Monday, February 25, 2013

October Mourning, by Leslea Newman

Title:  October Mourning
Author:  Leslea Newman
Publisher:  Candlewick
Year:  2012
Pages:  128
Genre:  Poetry
Themes:  Social Justice
Age Range:  7th Grade and Up

Summary:  from Goodreads
On the night of October 6, 1998, a gay twenty-one-year-old college student named Matthew Shepard was lured from a Wyoming bar by two young men, savagely beaten, tied to a remote fence, and left to die. Gay Awareness Week was beginning at the University of Wyoming, and the keynote speaker was Lesléa Newman, discussing her book Heather Has Two Mommies. Shaken, the author addressed the large audience that gathered, but she remained haunted by Matthew’s murder. October Mourning, a novel in verse, is her deeply felt response to the events of that tragic day. Using her poetic imagination, the author creates fictitious monologues from various points of view, including the fence Matthew was tied to, the stars that watched over him, the deer that kept him company, and Matthew himself. More than a decade later, this stunning cycle of sixty-eight poems serves as an illumination for readers too young to remember, and as a powerful, enduring tribute to Matthew Shepard’s life.

This year, the elementary literacy coordinator for my school district (and good friend!) included the list of Stonewall Awards winners in her yearly round-up from the American Library Association.  This fact in and of itself-that a district-wide newsletter about award winning books for children and young adults should include the winner in the LGBT category-highlights exactly why Matthew Shepard deserves to be remembered.  It's been 15 years since he was beaten and tied to a fence, all for the fact of being gay, and in that time our country has changed enormously in regards to how gays and lesbians are perceived and portrayed in our society.  Matthew Shepard wasn't an activist, he didn't set out to change the culture, but what happened to him in a small city in Wyoming touched the hearts and minds of the nation.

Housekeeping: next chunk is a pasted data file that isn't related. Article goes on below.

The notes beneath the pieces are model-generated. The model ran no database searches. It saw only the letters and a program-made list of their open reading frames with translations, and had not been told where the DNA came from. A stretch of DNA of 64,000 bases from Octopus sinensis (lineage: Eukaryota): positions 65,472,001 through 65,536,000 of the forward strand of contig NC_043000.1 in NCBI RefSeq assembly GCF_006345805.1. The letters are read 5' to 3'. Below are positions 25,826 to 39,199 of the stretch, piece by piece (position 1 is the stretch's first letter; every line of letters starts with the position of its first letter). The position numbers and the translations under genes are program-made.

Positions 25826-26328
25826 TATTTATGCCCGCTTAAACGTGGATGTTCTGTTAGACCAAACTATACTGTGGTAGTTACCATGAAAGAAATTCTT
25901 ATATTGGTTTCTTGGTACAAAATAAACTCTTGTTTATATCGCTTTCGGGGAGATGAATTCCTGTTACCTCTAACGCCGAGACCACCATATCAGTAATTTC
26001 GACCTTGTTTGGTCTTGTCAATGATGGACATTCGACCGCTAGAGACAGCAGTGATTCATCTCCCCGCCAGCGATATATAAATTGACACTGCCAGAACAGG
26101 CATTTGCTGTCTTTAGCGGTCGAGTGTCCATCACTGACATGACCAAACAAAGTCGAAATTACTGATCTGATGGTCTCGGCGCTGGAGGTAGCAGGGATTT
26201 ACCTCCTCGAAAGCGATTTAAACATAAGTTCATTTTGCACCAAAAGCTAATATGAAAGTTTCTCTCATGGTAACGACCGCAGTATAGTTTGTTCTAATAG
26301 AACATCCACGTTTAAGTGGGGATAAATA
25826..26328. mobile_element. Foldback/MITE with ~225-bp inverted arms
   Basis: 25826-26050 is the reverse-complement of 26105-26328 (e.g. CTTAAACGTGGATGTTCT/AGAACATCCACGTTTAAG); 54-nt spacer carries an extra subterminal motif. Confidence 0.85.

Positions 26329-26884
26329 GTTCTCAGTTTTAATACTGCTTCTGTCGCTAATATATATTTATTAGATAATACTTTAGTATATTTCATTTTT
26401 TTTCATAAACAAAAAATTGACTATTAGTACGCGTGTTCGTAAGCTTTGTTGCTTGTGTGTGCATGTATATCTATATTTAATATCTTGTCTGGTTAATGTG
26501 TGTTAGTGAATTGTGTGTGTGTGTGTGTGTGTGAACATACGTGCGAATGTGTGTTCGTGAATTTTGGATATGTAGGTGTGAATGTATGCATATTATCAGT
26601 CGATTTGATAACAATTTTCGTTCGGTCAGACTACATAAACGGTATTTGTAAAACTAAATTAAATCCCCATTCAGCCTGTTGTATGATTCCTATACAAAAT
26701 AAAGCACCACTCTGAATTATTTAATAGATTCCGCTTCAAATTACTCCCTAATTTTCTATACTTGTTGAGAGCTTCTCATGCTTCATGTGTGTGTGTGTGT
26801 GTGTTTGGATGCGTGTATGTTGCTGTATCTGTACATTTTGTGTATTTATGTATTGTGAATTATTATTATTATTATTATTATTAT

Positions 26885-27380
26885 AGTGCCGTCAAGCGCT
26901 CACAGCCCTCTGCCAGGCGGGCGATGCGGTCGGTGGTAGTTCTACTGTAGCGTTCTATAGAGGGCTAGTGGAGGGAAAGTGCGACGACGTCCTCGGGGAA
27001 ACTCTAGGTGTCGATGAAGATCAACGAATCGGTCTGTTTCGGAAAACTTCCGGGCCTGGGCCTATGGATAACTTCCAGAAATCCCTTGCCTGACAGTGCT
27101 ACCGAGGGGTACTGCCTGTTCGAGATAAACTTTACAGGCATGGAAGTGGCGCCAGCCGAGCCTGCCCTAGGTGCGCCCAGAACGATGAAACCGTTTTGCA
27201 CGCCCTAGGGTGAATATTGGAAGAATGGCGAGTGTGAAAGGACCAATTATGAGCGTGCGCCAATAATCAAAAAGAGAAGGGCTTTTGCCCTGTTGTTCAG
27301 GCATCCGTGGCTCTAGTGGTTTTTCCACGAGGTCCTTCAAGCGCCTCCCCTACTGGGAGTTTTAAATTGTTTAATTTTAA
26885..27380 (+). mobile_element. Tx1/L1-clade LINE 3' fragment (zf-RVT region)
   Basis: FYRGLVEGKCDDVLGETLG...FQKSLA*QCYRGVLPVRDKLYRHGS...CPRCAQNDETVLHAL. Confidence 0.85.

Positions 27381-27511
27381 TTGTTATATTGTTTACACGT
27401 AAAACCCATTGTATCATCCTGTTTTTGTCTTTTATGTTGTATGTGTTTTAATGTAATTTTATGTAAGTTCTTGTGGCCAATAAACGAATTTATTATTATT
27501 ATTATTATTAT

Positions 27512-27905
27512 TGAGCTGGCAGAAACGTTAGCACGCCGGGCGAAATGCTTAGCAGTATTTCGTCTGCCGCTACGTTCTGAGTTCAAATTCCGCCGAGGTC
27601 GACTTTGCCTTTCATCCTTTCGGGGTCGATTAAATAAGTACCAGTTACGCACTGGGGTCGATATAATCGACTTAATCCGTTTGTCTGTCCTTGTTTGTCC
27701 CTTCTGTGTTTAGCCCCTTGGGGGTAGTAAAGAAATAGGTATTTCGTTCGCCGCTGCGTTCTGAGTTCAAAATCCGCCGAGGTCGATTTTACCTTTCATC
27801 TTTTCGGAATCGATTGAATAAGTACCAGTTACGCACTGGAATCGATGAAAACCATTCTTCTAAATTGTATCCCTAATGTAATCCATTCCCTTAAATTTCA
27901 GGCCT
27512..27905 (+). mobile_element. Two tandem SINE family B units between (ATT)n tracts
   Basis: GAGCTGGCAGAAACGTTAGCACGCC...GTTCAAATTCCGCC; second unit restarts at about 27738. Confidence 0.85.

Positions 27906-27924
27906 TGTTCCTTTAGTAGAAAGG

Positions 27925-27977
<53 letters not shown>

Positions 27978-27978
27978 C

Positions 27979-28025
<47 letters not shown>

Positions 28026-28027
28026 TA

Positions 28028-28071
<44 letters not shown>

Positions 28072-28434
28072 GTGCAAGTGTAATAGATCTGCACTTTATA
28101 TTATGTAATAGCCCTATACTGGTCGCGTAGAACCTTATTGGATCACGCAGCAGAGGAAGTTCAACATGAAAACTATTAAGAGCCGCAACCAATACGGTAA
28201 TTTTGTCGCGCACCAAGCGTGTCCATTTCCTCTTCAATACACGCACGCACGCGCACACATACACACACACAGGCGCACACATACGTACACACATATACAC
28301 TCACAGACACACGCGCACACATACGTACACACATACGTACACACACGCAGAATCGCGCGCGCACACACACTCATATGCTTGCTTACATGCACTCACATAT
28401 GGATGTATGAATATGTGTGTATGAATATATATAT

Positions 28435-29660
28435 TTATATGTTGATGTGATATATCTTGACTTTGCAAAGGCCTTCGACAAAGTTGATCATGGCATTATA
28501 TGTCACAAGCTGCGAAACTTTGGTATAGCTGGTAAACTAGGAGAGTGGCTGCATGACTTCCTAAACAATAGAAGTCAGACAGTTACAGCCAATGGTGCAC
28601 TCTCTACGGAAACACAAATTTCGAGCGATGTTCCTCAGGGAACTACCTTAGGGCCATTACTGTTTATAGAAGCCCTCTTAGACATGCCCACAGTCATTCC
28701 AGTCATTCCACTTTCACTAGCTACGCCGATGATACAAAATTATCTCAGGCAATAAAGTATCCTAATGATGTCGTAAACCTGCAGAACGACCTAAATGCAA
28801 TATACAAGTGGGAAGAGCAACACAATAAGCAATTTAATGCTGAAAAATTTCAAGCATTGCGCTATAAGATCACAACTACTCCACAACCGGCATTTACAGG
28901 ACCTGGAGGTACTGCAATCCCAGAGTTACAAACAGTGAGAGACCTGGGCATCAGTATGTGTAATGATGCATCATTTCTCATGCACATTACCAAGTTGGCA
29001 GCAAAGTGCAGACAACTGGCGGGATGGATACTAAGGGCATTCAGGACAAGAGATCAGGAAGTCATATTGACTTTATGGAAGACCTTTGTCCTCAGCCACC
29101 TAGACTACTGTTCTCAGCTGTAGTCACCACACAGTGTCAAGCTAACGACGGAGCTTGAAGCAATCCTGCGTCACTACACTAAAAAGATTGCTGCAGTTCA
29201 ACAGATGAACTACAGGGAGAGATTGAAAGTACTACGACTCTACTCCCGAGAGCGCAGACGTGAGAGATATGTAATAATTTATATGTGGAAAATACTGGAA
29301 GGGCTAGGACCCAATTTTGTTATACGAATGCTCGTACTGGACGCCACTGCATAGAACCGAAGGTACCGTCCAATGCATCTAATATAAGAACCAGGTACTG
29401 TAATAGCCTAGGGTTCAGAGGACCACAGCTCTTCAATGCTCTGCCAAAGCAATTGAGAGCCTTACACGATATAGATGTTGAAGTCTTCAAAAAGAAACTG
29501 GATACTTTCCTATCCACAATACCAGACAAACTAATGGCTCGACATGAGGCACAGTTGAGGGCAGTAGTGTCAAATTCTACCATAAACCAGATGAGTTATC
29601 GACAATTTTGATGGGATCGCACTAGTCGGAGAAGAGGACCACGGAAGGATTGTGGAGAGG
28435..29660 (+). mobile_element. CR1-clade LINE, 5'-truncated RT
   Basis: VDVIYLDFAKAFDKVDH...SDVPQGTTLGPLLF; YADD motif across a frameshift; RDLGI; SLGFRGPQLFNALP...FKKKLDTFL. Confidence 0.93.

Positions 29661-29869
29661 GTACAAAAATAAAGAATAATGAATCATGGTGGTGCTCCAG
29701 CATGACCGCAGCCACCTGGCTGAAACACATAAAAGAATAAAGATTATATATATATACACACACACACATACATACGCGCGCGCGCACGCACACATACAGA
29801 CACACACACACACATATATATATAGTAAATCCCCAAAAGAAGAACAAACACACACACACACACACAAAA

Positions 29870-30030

Newman's poems are haunting, brutal, lyrical, painful, and hopeful in turns.  At varying times during the cycle she becomes the fence, the police, the parents, the killers, and the nation.  I was frequently brought to tears by the imagery she creates, based on the actual accounts of people familiar with the crime and with Matthew himself.  Newman, a pioneer in writing about gay themes for children, has given us in October Mourning a set of poems that can help to educate a new generation of youth into the circumstances of Shepard's life and death, and the profound impact that it had on the rest of us.  The world has changed so fast, and children and youth growing up today may have no idea how we got here...Newman's poems reflect a part of our shared history-albeit a painful one-that should never be forgotten.

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